The European machine tool industry has supported the EUrsquos ldquoEcodesign Directiverdquo mdash a policy setting mandatory requirements for energyusing and energyrelated products sold in all 28 member states However in its yearend statement the industryrsquos representative body emphasized it is developing ldquoserious concernsrdquo about the programrsquos applicability to industries that are based on products that ldquounique custommade and built to respond to our customersrsquo specific demandsrdquoAcc

The European machine tool industry has supported the EU’s “Ecodesign Directive” — a policy setting mandatory requirements for energy-using and energy-related products sold in all 28 member states. However, in its year-end statement the industry’s representative body emphasized it is developing “serious concerns” about the program’s applicability to industries that are based on products that “unique, custom-made and built to respond to our customers’ specific demands.”

Accordng to Jean Camille Uring, president of CECIMO and executive board member of Fives Group. He concluded: “Complex industrial products in a complex sector need an adapted approach.”

Global Industrial Decline Felt by EU Machine Tool Sector

Regional industrial demand is keeping growth on track for Europe’s machine tool builders +4% EU machine tool consumption +4% EU machine tool imports +3% EU machine tool exports

The European Machine Tool Industry Association (CECIMO) estimated 2% growth for the region’s machine tool sector in 2015, up to €23.6 billion ($25.7 billion) on the strength of regional industrial demand increases, which it added would support growth expectations for 2016.

As recently as early October, the same group had predicted the sector’s 2015 growth would hit 3%.

CECIMO is a union of trade associations for over 1,500 companies across the European Union, companies who are responsible for 97% of machine tool production in the region. They also comprise over 33% of the world’s machine tool production capacity. In addition to documenting trade and production developments, the group works to articulate policies for the machine tool sector.

European machine tool builders rely heavily on exports, which have accounted for as much as 40% of all shipments in recent years. CECIMO noted that the decline in global industrial demand during 2015 has limited growth for its members, but it also emphasized that “strong business sentiment” in Europe is driving capital investment there, “and makes up for the external markets’ contraction.”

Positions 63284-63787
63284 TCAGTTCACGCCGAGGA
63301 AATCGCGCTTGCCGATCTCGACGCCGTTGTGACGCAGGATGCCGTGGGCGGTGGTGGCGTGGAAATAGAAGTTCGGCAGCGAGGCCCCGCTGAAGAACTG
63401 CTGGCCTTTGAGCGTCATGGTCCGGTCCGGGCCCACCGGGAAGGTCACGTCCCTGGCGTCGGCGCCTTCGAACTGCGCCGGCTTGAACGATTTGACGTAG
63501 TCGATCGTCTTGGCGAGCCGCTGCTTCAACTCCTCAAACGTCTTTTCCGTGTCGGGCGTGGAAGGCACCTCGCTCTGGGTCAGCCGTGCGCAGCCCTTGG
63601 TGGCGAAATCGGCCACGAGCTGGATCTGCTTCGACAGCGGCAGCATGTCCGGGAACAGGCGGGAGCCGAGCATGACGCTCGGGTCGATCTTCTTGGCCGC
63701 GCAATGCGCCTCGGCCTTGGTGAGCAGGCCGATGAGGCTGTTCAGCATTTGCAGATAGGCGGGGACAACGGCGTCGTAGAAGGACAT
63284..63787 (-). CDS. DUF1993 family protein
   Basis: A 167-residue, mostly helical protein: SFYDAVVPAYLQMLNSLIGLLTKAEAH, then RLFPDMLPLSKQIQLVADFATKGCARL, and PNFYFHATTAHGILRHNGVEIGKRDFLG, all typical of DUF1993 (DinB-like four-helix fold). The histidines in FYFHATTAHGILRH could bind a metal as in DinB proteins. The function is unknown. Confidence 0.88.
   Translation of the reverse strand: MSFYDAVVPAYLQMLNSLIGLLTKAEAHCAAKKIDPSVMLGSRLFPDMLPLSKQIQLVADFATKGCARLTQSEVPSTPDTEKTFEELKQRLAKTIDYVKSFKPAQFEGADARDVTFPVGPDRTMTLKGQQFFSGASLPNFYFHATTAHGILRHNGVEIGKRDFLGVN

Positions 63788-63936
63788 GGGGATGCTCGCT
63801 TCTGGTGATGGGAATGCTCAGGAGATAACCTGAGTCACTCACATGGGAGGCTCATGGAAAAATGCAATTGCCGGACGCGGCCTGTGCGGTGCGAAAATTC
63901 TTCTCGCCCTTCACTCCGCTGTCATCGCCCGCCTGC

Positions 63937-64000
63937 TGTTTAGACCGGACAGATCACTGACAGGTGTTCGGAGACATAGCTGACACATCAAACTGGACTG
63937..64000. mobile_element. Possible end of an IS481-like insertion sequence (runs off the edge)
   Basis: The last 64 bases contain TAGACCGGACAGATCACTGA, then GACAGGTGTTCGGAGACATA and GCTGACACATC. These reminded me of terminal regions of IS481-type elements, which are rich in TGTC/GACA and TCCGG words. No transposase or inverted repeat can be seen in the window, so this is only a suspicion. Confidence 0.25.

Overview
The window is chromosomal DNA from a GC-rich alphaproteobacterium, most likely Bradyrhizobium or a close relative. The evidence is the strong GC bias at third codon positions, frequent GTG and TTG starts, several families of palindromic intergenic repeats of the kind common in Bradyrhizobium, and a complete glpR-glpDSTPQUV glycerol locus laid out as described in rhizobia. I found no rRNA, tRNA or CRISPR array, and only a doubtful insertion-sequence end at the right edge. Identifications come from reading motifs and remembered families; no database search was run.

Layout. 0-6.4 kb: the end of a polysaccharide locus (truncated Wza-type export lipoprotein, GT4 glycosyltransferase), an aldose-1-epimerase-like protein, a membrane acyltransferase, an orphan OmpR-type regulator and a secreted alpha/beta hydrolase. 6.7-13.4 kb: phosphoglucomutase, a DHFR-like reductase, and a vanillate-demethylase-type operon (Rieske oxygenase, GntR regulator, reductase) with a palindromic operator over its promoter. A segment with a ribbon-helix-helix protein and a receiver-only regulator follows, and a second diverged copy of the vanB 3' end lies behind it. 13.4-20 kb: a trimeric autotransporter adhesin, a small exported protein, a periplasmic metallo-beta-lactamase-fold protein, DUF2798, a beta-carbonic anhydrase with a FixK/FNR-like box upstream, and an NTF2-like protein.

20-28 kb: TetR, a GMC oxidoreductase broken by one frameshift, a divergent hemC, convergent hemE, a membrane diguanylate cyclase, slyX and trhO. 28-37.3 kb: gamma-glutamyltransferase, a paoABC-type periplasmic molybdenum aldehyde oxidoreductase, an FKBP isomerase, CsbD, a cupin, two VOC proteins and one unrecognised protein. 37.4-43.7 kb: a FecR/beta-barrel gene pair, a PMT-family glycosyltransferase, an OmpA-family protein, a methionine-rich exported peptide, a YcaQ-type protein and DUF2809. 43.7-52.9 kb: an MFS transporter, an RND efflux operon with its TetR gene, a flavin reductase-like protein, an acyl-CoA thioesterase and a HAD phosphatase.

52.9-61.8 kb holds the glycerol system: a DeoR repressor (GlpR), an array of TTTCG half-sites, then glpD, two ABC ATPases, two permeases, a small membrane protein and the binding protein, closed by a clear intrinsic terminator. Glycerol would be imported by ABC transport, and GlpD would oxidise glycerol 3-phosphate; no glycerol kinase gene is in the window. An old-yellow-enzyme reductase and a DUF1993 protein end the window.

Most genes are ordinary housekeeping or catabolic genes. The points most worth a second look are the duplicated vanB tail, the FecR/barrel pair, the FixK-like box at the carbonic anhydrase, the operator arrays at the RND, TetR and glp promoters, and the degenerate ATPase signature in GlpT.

Following a 10% expansion in shipments in 2014, EU machine tool consumption is forecast to continue growing in 2015, but more modestly at 4%, or €14.2 billion ($15.5 billion.)

CECIMO noted EU machine tool consumption was strong in the second quarter of 2015 but slowed in the second half of the year. Still, the group maintains that European machine tool consumption will continue growing by 3.5% annually for the next four years.

Meanwhile, domestic machine tool consumption also promotes EU machine tool imports, and the “weak” Euro makes importing new machines more expensive. The group expect imports to increase 4% for 2015, to €9.2 billion ($10 billion), thanks to regional industrial demand.

Exports, too, are forecast to increase for 2015. Though declining demand in China and other industrial nations has hindered the growth rate for CECIMO’s machine-tool exports, the group expects exports to expand by 3% to €18.7 billion in 2015.

“CECIMO exports to almost 200 different countries. In the key machine tool consuming markets, we are a leading supplier of manufacturing solutions which proves that our machines are not only the most competitive but also very often irreplaceable. Nonetheless, we need a level playing field and an effective EU trade policy,” explained Dr Frank Brinken, the Chairman of CECIMO Economic Committee and Vice-Chairman of Starrag Holding AG.

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